Tom Burgander touches several bowling balls until he finds his, one he knows precisely by its texture and weight. Colored bright red, the ball stands out like a clown’s nose. Not that it matters to Burgander. The 51-year-old has been blind since birth.
On lane 14, he reaches for the three-foot-high railing at Bowl-A-Vard Lanes in Madison and glides his hand along the slender rail. With three steps, he unleashes the ball as if wanting to shatter the pins, not simply knock them over.
Pins rattle, but it’s not the thunderous strike sound. Pittsburgh resident Burgander knows some pins remain.
His playing partner, 71-year-old Ken Roehl – who is blind in one eye and has six-percent sight in the other eye – moves his face within an inch of the red-dotted pin recorder on the ball return to see what remains.
“One, two, nine,” Roehl of Madison tells Burgander, who nods at what specific pins he needs for a spare.
Burgander feels for his bowling ball again. He reaches out for the rail again. He glides his hand along the rail again. He bowls.
There’s a jolt sound. Burgander frowns.
“Missed it,” Roehl says. “Off to the left.”
Yes, the blind bowl. Totally blind people bowl. So do partially blind people.
“It’s the best-kept secret for 60 years,” says Louise Lawitzke, a sighted Michigan woman who served as tournament director for the 45th annual Midwest Blind Bowling Tournament in Madison last weekend.
“I spoke to the Lions Club in my hometown last week. They deal with the blind, but one man asked (with shock), How do they bowl?’ ”
“Like everyone else,” Lawitzke responds. And inflatable bumpers do not sit in the gutter to make the game easier.
The Midwest Blind Bowling Tournament, which offers $8,000 in prize money, also relies on local support. Madison’s Tom Jeray, blind in one eye with 2-percent sight in the other, serves as the event’s co-chairman.
Having secured the Midwest tournament for Madison two years ago, event organizers reserved enough hotel rooms for nearly 400 bowlers: 114 totally blind, 134 legally blind and 150 sighted supporters.
Jeray bowls in the Madison Dreamers League with nine other severely sight-impaired members. The city’s other blind bowling league has 11 participants.
“Do you know what we call our league?” asks Richard Perzentka of Madison. “The Madison Outta Sight Bowling League.”
Now in his mid-50s, Perzentka began bowling during his teens. Before that, at a school for the blind in Janesville, he wrestled and ran track.
Legally blind since birth, Perzentka cannot see a bowling lane’s arrows, often used by fully sighted bowlers to guide their ball, less than a few feet from the penalty line. Still, Perzentka, who works for a vending machine operator and does janitorial work, averages a remarkable 181. He also bowls in sighted leagues and ranks as one of the country’s best legally blind bowlers.
His wife, Karen, who is totally blind, serves as an advocate for blind people. She speaks to schoolchildren and raised two children – both adults now and fully sighted. Her bowling average is in the 80s.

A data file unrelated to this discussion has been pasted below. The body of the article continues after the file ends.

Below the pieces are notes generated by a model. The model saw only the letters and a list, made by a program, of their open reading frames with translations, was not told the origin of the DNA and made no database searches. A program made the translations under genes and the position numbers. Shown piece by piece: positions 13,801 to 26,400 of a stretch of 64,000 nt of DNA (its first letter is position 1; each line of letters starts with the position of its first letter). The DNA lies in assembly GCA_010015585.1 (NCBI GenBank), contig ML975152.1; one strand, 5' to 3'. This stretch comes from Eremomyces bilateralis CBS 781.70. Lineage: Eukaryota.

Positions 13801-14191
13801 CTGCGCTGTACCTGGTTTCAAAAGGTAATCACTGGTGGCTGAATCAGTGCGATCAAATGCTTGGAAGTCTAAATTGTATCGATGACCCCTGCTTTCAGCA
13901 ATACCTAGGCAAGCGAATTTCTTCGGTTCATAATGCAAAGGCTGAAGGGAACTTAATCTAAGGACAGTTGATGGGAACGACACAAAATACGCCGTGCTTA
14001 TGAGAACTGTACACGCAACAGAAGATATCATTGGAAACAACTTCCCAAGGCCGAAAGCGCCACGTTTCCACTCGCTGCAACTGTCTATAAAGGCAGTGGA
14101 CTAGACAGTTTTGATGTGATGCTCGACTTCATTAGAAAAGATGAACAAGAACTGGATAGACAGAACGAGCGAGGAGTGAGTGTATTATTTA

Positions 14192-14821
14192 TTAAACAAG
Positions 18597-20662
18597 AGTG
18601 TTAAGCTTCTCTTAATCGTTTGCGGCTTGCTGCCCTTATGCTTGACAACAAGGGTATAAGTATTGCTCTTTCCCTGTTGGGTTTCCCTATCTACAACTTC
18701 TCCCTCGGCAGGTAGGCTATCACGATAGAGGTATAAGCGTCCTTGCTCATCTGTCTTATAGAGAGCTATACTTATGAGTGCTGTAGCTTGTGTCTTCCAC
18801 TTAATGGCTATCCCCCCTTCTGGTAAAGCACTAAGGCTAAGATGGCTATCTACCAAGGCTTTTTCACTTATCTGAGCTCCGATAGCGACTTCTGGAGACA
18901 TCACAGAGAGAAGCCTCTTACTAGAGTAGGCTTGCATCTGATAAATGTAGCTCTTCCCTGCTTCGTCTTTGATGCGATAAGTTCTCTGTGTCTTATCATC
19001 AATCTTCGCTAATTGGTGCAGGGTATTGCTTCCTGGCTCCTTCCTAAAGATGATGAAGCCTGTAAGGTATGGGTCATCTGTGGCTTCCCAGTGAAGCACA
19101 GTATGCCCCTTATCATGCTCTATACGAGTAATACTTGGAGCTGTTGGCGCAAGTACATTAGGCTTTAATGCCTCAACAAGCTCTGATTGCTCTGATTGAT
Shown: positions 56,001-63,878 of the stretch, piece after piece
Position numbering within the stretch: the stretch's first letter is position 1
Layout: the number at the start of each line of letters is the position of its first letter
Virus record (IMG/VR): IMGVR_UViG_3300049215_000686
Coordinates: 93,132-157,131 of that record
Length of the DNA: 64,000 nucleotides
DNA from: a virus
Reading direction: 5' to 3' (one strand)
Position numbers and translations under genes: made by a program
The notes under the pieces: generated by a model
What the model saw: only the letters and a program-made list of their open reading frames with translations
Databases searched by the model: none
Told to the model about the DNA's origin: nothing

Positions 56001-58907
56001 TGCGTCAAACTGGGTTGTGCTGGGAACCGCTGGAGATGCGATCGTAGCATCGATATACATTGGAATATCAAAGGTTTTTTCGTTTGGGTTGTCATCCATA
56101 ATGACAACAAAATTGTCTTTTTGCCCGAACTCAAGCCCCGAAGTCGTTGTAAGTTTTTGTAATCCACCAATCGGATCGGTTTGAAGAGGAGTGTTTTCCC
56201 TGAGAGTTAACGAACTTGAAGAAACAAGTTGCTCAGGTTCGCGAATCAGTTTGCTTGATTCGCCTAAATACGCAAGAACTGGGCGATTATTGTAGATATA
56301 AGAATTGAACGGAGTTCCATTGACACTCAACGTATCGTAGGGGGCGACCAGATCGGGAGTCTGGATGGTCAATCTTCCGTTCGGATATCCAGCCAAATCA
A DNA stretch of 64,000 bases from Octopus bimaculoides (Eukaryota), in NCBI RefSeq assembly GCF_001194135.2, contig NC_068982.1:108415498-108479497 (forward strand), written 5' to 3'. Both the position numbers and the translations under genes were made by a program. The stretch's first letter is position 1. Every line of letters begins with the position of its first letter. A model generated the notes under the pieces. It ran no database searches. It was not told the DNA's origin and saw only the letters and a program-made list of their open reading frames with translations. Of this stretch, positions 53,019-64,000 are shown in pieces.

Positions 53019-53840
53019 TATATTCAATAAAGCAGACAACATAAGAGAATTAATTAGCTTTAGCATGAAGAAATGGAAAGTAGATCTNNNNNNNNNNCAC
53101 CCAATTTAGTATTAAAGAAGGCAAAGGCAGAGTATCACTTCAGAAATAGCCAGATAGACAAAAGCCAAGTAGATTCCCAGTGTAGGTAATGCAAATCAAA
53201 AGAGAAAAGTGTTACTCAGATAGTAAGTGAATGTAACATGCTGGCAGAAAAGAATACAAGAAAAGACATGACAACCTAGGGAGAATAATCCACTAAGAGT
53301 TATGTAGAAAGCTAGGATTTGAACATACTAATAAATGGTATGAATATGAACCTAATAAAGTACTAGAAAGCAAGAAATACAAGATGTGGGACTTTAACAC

Joining the Perzentkas at the Midwest Blind Bowling Tournament is Brent, 27, their oldest child.
“In the last couple of years, I’ve realized how well they’ve done for themselves,” Brent says while his parents bowl. “My mom takes vacations on her own. My dad’s a better bowler than me. He’s got me by about 10 pins.” He laughs. “But I can beat him at golf.”
Richard Perzentka opened the Midwest tourney with an impressive 191. He describes a strike sound with relish: Booosshh!
In his second game, Richard struggles. In one frame, he leaves one pin standing. How could he tell so quickly?
“The sound was there for a strike. But I could see a little bit of white thing down there,” he explains. “If it’s a strike, I can see all the white of a full rack of pins because they reset so quick.”
His next ball hooks beautifully into the pocket. The pins never had a chance.
“That,” he says with a wide smile, “is the sound of a strike I was talking about.”
“I got the rest, right?” Burgander asks Roehl, who responds in the affirmative about a completed spare.
Burgander, who averages 107, sits back satisfied. He asks me if I see a Coke plastic bottle he left under another table on a different lane. I retrieve it and ask about his background.
He lives in a condominium in downtown Pittsburgh, walking distance from his job as a business attorney. Working with speech and Braille display computers, he works smoothly, he says. Co-workers aren’t surprised he bowls.
“I ski, I run, I swim and I scull on rivers,” says Burgander, who wears dark glasses. “They know me and they know this is something that’s plausible.”
Burgander developed a friendship with Roehl at one of many regional blind bowling tournaments.
When Burgander heads to the wrong lane, Roehl wisecracks, “What’s the matter, don’t you see too good?”
Now retired after working at a factory and in food service, Roehl is a star elderly bowler, sighted or not. He averages 176.
“I see the lane, but I don’t see the pins,” Roehl says. “I see the blurs. I bowl at the blurs. If you get enough blurs down, you get a good game.”
Moments later, he tells Burgander that he thinks it’s the 10th frame. Roehl moves his face against the electronic scoreboard. “Yep, it is.”
Roehl hits a strike.
“I get a kiss now,” he says and walks to his sighted wife, Ginny Roehl, who sits nearby. Both widowed, the Roehls were married 12 years ago.
The kiss is a ritual they have. He bowls a strike and they kiss.
“I wore her lips out one day,” Ken says.
Ginny blushes. “He had 17 strikes in two games.”